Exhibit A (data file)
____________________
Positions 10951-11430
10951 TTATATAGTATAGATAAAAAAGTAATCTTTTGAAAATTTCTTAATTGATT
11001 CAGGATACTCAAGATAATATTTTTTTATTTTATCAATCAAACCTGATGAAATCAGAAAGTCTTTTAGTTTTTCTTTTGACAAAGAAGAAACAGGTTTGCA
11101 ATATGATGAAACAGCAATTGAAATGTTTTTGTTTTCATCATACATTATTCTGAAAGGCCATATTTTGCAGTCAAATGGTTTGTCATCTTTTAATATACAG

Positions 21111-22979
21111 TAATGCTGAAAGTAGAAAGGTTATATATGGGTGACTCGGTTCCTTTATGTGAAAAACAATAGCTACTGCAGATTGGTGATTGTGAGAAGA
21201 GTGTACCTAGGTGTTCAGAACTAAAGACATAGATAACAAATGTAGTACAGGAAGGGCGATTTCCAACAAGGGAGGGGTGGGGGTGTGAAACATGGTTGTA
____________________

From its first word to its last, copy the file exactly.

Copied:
Positions 10951-11430
10951 TTATATAGTATAGATAAAAAAGTAATCTTTTGAAAATTTCTTAATTGATT
11001 CAGGATACTCAAGATAATATTTTTTTATTTTATCAATCAAACCTGATGAAATCAGAAAGTCTTTTAGTTTTTCTTTTGACAAAGAAGAAACAGGTTTGCA
11101 ATATGATGAAACAGCAATTGAAATGTTTTTGTTTTCATCATACATTATTCTGAAAGGCCATATTTTGCAGTCAAATGGTTTGTCATCTTTTAATATACAG

Positions 21111-22979
21111 TAATGCTGAAAGTAGAAAGGTTATATATGGGTGACTCGGTTCCTTTATGTGAAAAACAATAGCTACTGCAGATTGGTGATTGTGAGAAGA
21201 GTGTACCTAGGTGTTCAGAACTAAAGACATAGATAACAAATGTAGTACAGGAAGGGCGATTTCCAACAAGGGAGGGGTGGGGGTGTGAAACATGGTTGTA